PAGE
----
For Breezy Point residents, the hum of constant construction in their neighborhood sounds like more than an orchestra of jackhammers and drills: It is the tune of something many thought may never happen again – normal life.
“We’ve come a long way in the past year – a long way,” said Arthur Lighthall, the general manager of the Breezy Point Cooperative, the organization that runs the community and is responsible for its maintenance, security and other needs. “The morning after the worst of the storm, seeing what had happened, I was devastated. The community was devastated.”
Hurricane Sandy slammed into Breezy Point at the end of October last year – and essentially reduced an entire neighborhood into debris and rubble, into piles of ruined wedding photos and letters from relatives long gone bleeding ink and videos of children growing up that could never again be watched. It looked like a war zone – and the images of the neighborhood quickly became one of the faces of Hurricane Sandy, with newspapers across the globe printing photos of residents’ charred memories.
In a matter of hours, the seaside community seemed to almost vanish, with 350 homes completely destroyed – including 135 in a fire that swept through the community and was unreachable by firefighters because of massive flooding from Sandy.
“At first, the storm didn’t seem like it would be that bad – the winds were bad but not severe in the beginning,” said Lighthall, a Breezy Point resident whose house was devastated by the storm and who had to seek refuge in Little Neck until he could finally return home six months after Sandy. “But then the lights were gone, the phones went out, and we couldn’t use our cell phones. The scariest part of the night was looking out the windows and seeing the glow of the fire.”
Remembering that night, Denise Lopresti-Neibel, the assistant general manager at the Breezy Point Cooperative, said there were about 60 residents seeking shelter in the coop’s main administrative building – and, as the flames appeared on the horizon, she and Lighthall knew if the winds did not shift the blaze would be headed directly for them.
“What were we going to do?” Lopresti-Neibel said. “There was four feet of water outside. Where would we have gone?”
Fortunately, the winds did shift and those inside the coop’s building remained safe. But, the next day, when residents began to assess the damage, it was almost impossible to understand just how much had been wiped out. How, where once rows of homes filled with families stood, the was now nothing but charred debris lining the beach.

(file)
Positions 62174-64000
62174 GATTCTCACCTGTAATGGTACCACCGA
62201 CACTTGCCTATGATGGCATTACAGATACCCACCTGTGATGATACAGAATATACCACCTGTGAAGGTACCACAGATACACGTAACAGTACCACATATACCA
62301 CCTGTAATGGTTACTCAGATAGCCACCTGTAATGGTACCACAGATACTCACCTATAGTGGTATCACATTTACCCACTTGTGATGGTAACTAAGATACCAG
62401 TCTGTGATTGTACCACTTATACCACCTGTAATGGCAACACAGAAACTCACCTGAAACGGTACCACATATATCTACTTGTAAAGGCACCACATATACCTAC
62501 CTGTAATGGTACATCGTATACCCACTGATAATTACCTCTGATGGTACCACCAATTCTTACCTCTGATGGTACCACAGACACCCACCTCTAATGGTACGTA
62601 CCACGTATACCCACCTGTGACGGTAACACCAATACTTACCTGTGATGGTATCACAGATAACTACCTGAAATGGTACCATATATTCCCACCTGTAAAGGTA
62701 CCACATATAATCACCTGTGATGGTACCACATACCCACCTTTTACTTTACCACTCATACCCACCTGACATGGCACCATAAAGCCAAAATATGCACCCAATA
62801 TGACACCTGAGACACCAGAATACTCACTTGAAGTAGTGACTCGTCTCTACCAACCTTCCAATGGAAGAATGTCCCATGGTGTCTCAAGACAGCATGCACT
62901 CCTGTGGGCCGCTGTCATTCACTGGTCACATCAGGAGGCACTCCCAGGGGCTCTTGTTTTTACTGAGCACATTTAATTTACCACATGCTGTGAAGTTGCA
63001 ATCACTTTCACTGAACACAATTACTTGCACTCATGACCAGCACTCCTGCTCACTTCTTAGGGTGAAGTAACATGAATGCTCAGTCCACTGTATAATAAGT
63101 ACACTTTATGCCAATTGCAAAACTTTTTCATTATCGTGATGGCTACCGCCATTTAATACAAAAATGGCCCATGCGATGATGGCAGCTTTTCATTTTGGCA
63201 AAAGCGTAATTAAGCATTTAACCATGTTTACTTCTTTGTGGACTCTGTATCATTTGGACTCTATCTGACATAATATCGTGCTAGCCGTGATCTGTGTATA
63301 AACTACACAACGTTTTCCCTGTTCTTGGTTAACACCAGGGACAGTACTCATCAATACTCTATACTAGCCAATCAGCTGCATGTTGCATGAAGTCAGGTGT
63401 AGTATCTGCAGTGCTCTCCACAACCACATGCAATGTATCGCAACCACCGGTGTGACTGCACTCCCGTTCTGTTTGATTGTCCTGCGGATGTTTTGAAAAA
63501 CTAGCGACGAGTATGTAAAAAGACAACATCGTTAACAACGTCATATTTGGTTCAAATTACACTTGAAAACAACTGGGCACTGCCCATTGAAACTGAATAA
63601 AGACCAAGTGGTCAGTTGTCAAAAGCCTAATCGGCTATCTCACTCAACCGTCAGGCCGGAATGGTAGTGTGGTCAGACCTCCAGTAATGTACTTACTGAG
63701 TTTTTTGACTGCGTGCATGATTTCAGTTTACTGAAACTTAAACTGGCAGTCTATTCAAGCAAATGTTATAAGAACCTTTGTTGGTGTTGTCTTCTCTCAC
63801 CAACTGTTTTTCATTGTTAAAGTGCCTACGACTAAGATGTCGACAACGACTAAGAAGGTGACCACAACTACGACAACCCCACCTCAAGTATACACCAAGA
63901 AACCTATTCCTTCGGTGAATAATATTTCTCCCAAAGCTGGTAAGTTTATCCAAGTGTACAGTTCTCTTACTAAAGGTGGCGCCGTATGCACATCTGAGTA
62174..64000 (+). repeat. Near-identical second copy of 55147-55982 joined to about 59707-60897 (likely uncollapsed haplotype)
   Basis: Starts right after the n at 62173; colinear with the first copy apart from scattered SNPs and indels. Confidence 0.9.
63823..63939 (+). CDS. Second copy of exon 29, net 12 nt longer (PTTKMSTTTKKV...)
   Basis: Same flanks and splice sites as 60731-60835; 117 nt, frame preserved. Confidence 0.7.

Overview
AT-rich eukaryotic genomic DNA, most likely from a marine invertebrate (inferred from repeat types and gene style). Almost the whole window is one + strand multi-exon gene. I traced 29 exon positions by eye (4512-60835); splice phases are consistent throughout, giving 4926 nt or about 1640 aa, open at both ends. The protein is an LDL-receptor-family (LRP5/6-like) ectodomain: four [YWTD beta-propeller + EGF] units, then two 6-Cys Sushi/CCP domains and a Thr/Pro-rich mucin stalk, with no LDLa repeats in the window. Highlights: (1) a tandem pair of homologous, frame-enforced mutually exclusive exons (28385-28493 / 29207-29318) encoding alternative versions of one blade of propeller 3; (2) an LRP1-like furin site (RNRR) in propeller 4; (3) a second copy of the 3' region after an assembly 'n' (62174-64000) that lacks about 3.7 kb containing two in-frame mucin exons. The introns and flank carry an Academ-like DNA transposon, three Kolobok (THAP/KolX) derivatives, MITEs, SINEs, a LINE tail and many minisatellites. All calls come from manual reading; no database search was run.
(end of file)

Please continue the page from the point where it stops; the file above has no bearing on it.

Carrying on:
“You know, we watched when Hurricane Katrina hit New Orleans, and you thought, ‘That’s awful,’” Lopresti-Neibel said. “But until you live it, you don’t really understand it. We understand it now.”
About 120 residents and business owners whose houses were destroyed in the blaze filed an $80 million lawsuit against the Long Island Power Authority and National Grid over the summer, arguing the failure to de-energize the power grid to the Rockaway peninsula before Hurricane Sandy hit caused one of the worst residential fires in the city’s history.
National Grid recently filed a response to the lawsuit that the homeowners’ attorney, Rockaway native Keith Sullivan, called a “slap in the face.” National Grid and LIPA filed a motion at the end of September to dismiss the suit and in part blamed the Breezy Point homeowners for the inferno.
“They’re blaming helpless victims,” Sullivan said in a previous interview. “It was shocking to see that.”
After the storm, homeowners began to wonder how long it would be before they could return to the place they loved. Until this summer, not one resident in the neighborhood was able to begin rebuilding because they had to receive a variance from the city Board of Standard and Appeals – a tedious and bureaucratic process that can take as long as a year and a half – before being able to apply for permits from the city Department of Buildings. The Breezy Point homeowners had to get the variance because their houses were not on maps used by the city to determine who could receive a building permit.
However, in July, Gov. Cuomo signed a bill sponsored by Assemblyman Phil Goldfeder (D-Rockaway Park) that waived the need to get a variance for one year for residents who experienced substantial property damage.
Now, while no family has been able to move back into their home, more than 35 homes are being constructed, and Lighthall said about 130 construction plans have been submitted to the cooperative for a new building. Another 50 to
60 plans have so far been submitted for significant repairs.
The shoreline, once cluttered with debris, is now a sea of construction vehicles and workers in hard hats.
And, soon, it will be a place recognized as a place residents once knew it to be: Home.
“We’re coming back,” Lighthall said. “People will be coming home.”
By Anna Gustafson